US9494683B1 - Audio-based gesture detection - Google Patents

Audio-based gesture detection Download PDF

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US9494683B1
US9494683B1 US13/920,975 US201313920975A US9494683B1 US 9494683 B1 US9494683 B1 US 9494683B1 US 201313920975 A US201313920975 A US 201313920975A US 9494683 B1 US9494683 B1 US 9494683B1
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audio
object
aec
audio device
proximity
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Ramy Sammy Sadek
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Amazon Technologies Inc
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Amazon Technologies Inc
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    • GPHYSICS
    • G01MEASURING; TESTING
    • G01SRADIO DIRECTION-FINDING; RADIO NAVIGATION; DETERMINING DISTANCE OR VELOCITY BY USE OF RADIO WAVES; LOCATING OR PRESENCE-DETECTING BY USE OF THE REFLECTION OR RERADIATION OF RADIO WAVES; ANALOGOUS ARRANGEMENTS USING OTHER WAVES
    • G01S15/00Systems using the reflection or reradiation of acoustic waves, e.g. sonar systems
    • G01S15/02Systems using the reflection or reradiation of acoustic waves, e.g. sonar systems using reflection of acoustic waves
    • G01S15/04Systems determining presence of a target
    • GPHYSICS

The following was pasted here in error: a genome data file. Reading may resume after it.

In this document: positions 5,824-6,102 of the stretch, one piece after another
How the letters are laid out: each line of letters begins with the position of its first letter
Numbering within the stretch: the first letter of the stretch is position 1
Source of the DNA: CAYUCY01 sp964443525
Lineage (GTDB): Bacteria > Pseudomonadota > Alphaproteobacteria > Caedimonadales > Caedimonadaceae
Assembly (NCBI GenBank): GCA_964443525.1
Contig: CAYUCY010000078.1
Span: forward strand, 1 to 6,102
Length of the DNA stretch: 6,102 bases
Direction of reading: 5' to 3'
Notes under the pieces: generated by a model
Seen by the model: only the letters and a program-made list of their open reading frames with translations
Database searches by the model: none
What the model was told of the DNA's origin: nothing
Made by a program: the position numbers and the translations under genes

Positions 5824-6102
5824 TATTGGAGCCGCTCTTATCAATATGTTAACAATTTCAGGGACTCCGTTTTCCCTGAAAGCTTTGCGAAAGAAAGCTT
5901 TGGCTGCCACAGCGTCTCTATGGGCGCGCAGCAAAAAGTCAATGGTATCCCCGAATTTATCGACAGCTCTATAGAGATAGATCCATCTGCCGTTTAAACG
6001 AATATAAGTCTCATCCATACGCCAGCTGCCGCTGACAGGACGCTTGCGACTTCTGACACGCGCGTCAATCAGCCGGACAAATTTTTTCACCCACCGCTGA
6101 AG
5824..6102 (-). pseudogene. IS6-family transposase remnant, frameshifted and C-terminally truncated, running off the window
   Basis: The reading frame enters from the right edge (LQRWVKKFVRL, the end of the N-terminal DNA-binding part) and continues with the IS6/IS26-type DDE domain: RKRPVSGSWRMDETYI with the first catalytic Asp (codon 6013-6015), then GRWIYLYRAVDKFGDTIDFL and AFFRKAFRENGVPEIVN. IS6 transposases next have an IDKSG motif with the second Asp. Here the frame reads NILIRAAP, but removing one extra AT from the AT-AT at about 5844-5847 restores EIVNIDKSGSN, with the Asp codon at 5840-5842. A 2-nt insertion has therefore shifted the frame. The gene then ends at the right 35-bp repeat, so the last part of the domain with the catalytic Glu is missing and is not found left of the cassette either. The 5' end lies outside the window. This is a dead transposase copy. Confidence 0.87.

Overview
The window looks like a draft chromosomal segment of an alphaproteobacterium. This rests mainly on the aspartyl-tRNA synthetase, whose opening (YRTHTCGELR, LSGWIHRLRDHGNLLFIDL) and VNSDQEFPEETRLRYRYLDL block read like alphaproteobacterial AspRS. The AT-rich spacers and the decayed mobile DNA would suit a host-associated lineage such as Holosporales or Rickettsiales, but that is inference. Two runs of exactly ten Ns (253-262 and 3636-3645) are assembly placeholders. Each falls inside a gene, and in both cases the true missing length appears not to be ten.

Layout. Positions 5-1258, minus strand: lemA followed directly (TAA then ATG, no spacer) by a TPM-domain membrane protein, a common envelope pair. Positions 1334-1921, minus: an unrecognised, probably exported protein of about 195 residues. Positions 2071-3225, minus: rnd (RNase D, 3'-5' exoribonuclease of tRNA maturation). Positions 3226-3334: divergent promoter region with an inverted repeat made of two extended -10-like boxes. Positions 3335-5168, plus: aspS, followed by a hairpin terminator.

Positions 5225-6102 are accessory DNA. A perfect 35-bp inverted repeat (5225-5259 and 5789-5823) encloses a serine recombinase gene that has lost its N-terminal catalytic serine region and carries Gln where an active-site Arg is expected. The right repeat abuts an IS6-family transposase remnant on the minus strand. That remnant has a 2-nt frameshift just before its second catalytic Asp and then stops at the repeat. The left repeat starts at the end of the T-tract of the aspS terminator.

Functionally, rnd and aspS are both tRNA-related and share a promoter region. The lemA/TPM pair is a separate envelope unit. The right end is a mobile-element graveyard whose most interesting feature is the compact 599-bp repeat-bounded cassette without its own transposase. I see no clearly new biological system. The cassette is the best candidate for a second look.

• G06COMPUTING; CALCULATING; COUNTING
    • G06FELECTRIC DIGITAL DATA PROCESSING
    • G06F3/00Input arrangements for transferring data to be processed into a form capable of being handled by the computer; Output arrangements for transferring data from processing unit to output unit, e.g. interface arrangements
    • G06F3/01Input arrangements or combined input and output arrangements for interaction between user and computer
    • G06F3/017Gesture based interaction, e.g. based on a set of recognized hand gestures
    • GPHYSICS
    • G06COMPUTING; CALCULATING; COUNTING
    • G06FELECTRIC DIGITAL DATA PROCESSING
    • G06F3/00Input arrangements for transferring data to be processed into a form capable of being handled by the computer; Output arrangements for transferring data from processing unit to output unit, e.g. interface arrangements
    • G06F3/01Input arrangements or combined input and output arrangements for interaction between user and computer
    • G06F3/03Arrangements for converting the position or the displacement of a member into a coded form
    • G06F3/0304Detection arrangements using opto-electronic means
    • GPHYSICS
    • G06COMPUTING; CALCULATING; COUNTING
    • G06FELECTRIC DIGITAL DATA PROCESSING
    • G06F3/00Input arrangements for transferring data to be processed into a form capable of being handled by the computer; Output arrangements for transferring data from processing unit to output unit, e.g. interface arrangements